Moritz Pankok is a German scenographer, director, curator and fine artist living in Berlin. A great-nephew of expressionist artist Otto Pankok, who documented Sinti life in late Weimar-era Germany and was labelled a degenerate artist by the Nazis, he is interested in socially engaged art projects. Pankok is the art director of Galerie Kai Dikhas, a private gallery in Berlin dedicated to Roma contemporary art. He was curator of the recent exhibition of work by the Austrian-Romani painter Ceija Stojka, which ran until October 6 at Gallery8, Budapest, the nonprofit counterpart of Kai Dikhas.(We Were Ashamed, Gallery8, Budapest, Hungary, Aug 2-Oct 10, 2014.,Galerie Kai Dikhas and Gallery8 – Roma Contemporary Art Space are organizationally unrelated institutions, founded and operating independently from each other.) Stojka, who died last year, was a survivor of the concentration camps at Auschwitz, Bergen-Belsen and Ravensbrück. The seventeen works in the exhibition We Were Ashamed represented both groups of works that make up her oeuvre: the "dark cycle," consisting mainly of ink drawings and also some oil paintings that address the traumatic memories of the concentration camps; while the oil paintings of the "bright" series look back on Stojka's prewar childhood in an itinerant horse-trader family.

Read more...
 

Search ARTMargins

AddThis Social Bookmark Button

New In ARTMargins Print

ARTMargins Print has released its new issue, 4.1. (February 2015)!

ArticlesLuis Castañeda (Syracuse) on conflicting racial, archaeological and art historical interpretations of Olmec art produced in the United States in the early 1960s. Chelsea Foxwell (Chicago) reconsiders the uses of nihonga in contemporary Japanese art.

In the Document section, we present a previously untranslated section from S.R. Choucair's seminal text "How the Arab Understood Visual Art," a quasi-manifesto for modernist art in the Arab world (introduction and translation, Kirsten Scheid). FREE ACCESS.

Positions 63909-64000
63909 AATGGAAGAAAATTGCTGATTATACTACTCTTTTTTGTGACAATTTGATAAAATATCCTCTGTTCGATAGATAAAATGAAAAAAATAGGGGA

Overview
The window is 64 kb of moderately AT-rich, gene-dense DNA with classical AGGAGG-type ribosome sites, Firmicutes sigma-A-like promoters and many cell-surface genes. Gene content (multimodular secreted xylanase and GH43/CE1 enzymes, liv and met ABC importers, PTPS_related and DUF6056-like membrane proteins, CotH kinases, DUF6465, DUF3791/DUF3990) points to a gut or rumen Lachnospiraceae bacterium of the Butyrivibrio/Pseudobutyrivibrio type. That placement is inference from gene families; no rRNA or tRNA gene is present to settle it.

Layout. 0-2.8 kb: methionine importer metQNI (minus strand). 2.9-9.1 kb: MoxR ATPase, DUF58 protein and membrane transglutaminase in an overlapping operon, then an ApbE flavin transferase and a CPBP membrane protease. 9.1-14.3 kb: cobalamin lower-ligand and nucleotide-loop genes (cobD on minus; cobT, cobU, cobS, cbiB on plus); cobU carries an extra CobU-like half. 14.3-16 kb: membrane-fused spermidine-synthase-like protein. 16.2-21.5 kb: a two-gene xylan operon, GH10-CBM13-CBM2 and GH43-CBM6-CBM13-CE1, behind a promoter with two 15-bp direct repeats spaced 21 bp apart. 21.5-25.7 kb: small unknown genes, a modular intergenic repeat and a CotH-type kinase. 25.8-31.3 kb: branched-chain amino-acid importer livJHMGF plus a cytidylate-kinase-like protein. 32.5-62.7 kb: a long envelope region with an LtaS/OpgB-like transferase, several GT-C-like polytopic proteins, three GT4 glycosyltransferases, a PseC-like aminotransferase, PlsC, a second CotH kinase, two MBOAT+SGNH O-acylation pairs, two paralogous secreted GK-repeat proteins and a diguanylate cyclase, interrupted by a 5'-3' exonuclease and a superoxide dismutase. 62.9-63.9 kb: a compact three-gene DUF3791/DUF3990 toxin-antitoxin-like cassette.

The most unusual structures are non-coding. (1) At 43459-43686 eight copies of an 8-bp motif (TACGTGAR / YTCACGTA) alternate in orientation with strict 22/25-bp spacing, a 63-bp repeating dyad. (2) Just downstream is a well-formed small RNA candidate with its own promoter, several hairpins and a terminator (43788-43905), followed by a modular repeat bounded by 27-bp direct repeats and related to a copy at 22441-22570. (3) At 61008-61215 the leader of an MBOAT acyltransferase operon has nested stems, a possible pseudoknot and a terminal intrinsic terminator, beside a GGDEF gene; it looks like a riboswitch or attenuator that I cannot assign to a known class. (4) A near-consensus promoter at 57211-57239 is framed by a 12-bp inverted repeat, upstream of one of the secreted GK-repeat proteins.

Artist ProjectMarwa Arsanios (Beirut): Olga's Notes: This Whole New World. FREE ACCESS.

Review Articles: Ezra Akcan (Ithaca/NY), "Is a Global History of Architecture Displayable? A Historiographical Perspective on the 14th Venice Architecture Biennale and Louvre Abu Dhabi." 

Click here for more information at the MIT Press ARTMargins site.

Read more
 

Newsletter Signup


Two independent outlets, in separate media, of one and the same publication.

LOGO: ARTMargins Print

PRINT: Contemporary art in a global context

Published triquarterly by the MIT Press, ARTMargins provides a forum for the discussion of postmodernism and post-colonialism, and their critiques; art and politics in transitional countries and regions; post-socialism and neo-liberalism; and the problem of global art and global art history.

LOGO: ARTMargins Online

ONLINE: Central and Eastern Europe

Founded in 1999, ARTMargins Online publishes articles, interviews, essays, and reviews devoted to contemporary art. Unlike ARTMargins (print), ARTMargins Online has traditionally had a regional focus, central and Eastern Europe.

 raspberry ketone diet . Games friv doraemon games. . http://nabzsoftware.com/types-of-threats/delta-homes